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Living with a Chronic Condition: Simple Ways to Increase Water Accessibility at Home

Almost half of the U.S. population or 133 million Americans are living with at least one chronic condition, while 40% of adults experience two or more. While experiences vary from person to person, living with a chronic condition can impact several facets of everyday life, whether it’s chronic fatigue, arthritis, or conditions that impact mobility, leaving access to proper hydration and water a challenge for many. From how you can effectively enhance access to hydration throughout the day to how home modifications can help, here are just three key ways in which those living with a chronic condition can increase water accessibility at home.

The advantages of making small changes

Large, reusable water bottles can be a great solution for those who need access to hydration throughout the day, without having to constantly head to the kitchen. This can be particularly beneficial to those who experience chronic fatigue or mobility issues, however, such water bottles can go a step further in increasing accessibility to hydration. Chronic conditions such as arthritis, for instance, can make using a single-use plastic water bottle both difficult and painful. Eco-friendly, reusable options, on the other hand, bring a variety of styles to the table, from models that are easier to open and clean to those that feature handles. The Wide Mouth Anti-Bottle, for instance, provides a flexible, easy-to-grip body and is easy to wash, making it easier on the hands. The design also makes hydration more accessible on the go, as it can be tucked away into a pocket or purse once empty — not to mention the fact that it’s freezable, making a great option for an at-home ice pack when addressing issues like chronic pain.

To further enhance hydration accessibility throughout the day, a simple rolling cart or trolley can serve as a ‘hydration station,’ in which extra water, electrolyte drinks, and other items (such as a thermos full of hot water for tea) can be stored for easy access. Preparing the cart at the beginning of the day can allow those with chronic fatigue to do so at a time of peak energy, and will ensure that hydration is easily available should exhaustion creep up later on. This can also serve as a great solution for those who experience chronic pain or mobility issues, too, by effectively keeping hydration options within reach throughout the day.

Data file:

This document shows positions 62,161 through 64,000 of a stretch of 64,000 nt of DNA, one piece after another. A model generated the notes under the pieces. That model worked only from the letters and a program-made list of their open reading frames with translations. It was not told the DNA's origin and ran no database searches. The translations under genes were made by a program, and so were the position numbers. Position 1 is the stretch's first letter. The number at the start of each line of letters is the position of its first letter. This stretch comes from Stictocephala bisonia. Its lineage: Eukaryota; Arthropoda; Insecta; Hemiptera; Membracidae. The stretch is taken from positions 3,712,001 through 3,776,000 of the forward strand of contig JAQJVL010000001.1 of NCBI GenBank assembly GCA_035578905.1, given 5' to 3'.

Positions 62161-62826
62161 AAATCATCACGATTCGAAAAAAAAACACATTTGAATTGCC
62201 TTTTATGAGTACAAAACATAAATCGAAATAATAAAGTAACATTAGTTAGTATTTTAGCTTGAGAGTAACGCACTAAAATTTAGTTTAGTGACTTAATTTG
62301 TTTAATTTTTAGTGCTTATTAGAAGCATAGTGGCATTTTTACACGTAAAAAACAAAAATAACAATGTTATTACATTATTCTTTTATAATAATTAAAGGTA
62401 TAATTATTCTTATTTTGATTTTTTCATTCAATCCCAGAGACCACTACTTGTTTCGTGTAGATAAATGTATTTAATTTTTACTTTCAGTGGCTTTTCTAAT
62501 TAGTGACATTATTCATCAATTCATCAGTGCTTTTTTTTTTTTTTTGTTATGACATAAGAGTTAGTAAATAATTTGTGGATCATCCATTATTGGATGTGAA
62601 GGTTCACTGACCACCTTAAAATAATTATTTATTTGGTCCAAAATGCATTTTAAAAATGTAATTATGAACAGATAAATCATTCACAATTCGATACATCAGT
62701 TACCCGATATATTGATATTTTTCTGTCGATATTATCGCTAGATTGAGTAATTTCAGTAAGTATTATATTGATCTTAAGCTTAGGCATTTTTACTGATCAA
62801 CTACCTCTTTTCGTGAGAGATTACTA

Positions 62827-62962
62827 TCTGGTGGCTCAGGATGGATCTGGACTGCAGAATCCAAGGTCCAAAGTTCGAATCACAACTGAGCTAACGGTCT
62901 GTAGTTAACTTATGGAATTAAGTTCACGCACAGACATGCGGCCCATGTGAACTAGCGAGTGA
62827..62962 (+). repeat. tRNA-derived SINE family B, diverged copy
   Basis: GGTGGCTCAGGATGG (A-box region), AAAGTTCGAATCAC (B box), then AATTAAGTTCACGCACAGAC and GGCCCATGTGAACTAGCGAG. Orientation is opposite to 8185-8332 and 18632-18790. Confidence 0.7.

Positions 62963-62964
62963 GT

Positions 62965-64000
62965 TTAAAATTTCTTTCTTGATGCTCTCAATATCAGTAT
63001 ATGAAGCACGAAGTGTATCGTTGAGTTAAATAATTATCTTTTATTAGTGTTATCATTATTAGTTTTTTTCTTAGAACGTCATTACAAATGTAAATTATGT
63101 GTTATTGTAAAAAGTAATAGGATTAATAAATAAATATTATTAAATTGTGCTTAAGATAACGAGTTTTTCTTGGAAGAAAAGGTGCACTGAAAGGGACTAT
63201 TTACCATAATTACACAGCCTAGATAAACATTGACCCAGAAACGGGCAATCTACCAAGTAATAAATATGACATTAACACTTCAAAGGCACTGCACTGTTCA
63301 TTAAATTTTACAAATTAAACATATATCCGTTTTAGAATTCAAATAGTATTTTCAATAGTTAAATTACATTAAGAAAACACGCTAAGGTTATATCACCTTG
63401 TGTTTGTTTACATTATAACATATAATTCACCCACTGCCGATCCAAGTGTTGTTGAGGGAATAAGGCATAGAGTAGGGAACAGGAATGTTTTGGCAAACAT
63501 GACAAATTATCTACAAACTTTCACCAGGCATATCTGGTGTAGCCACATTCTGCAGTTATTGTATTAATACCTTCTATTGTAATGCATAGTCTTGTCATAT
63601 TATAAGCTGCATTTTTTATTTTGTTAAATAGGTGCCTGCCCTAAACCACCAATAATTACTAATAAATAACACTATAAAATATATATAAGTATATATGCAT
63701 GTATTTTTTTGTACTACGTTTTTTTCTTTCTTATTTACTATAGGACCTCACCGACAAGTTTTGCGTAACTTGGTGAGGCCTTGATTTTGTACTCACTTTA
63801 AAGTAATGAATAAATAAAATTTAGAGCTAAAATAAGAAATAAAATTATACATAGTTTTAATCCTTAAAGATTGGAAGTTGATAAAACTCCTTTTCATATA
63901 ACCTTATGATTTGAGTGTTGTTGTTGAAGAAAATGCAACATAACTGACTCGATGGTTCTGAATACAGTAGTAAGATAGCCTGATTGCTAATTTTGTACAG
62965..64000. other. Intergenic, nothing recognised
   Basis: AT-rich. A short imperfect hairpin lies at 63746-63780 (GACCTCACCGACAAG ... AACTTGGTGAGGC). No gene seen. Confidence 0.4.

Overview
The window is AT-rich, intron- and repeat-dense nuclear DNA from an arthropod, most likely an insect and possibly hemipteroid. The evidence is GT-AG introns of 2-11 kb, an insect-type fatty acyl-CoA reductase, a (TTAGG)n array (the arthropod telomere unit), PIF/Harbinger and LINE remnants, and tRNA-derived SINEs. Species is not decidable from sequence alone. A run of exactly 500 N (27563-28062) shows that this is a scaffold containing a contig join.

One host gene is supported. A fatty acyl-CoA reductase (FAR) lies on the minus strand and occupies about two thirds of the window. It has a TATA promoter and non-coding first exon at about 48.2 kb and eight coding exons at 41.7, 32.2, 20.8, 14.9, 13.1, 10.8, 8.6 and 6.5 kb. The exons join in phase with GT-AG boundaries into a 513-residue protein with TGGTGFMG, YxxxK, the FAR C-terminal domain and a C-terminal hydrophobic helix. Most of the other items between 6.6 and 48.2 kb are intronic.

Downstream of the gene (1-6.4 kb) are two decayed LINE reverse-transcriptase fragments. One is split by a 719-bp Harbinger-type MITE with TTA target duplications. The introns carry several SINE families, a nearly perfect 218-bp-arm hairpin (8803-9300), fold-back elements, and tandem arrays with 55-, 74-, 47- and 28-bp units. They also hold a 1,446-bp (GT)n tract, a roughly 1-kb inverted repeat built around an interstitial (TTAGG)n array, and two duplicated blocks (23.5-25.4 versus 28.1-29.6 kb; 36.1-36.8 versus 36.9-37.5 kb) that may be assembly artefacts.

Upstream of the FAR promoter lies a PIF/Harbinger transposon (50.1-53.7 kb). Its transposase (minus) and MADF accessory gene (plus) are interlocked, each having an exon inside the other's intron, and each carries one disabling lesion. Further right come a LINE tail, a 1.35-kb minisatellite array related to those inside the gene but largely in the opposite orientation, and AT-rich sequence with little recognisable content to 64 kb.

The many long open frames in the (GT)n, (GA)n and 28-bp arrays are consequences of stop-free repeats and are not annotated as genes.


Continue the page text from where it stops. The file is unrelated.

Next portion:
Bathroom modifications for easier access

Increasing access to water at home can oftentimes extend beyond hydration. Those with symptoms such as aches, pains, and stiff joints can make not only getting around, but activities such as washing hands or showering more difficult. For many, chronic illness can be experienced in tandem with a disability, or vice versa. For example, a wheelchair user may experience chronic fatigue, thus further underlining the value of accessibility in areas like the bathroom. When looking to increase water accessibility, simple modifications — such as installing a shower chair or hand rails — can go a long way in adding much needed support. Detachable shower heads can further allow for accessibility to water for those who are unable to stand in the shower for long periods of time, while installing lever handles for the sink can increase accessibility for those who may be unable to turn knobs due to arthritic hands.

Landlords catering to tenants with a chronic condition or disability need to take accessibility into consideration as well. While it’s required under the law that landlords make reasonable adjustments to a property for tenants with disabilities, understanding the scope of the responsibility is imperative. This means ensuring that the property is able to be used by a disabled individual, through a change in rules, policies, or services. Examples of this include the installation of accessible features, such as railings as well as making changes to showering and bathing facilities — for instance, if a property has a bath only, then grab rails should be installed for support and safety. On the other hand, properties that have a shower may need to have a roll-in shower installed (or otherwise be adapted, i.e. installing a shower stool).  

Kitchen considerations

Additional home modifications — particularly in the kitchen — can also benefit those who may experience mobility issues or chronic conditions like arthritis. This includes helpful installations such as a hose faucet extender for the sink as well as easy to use lever handles vs. knobs. For those with limited hand function, devices such as kettle tippers can make access to hot water both safer and simpler without the risk of spilling and burns, though there are several other kitchen modifications that can further make accessibility to water features in the kitchen easier. For example, refrigerators with external water dispensers can further allow for easy to access water, while the installation of a pot filler faucet can allow for large pots to be filled safely.

Living with a chronic condition can make several aspects of daily life a challenge, from staying hydrated throughout the day to showering and effectively using the kitchen. Various modifications, however, can make things easier — whether it’s an accessible water bottle or the installation of lever style faucets.

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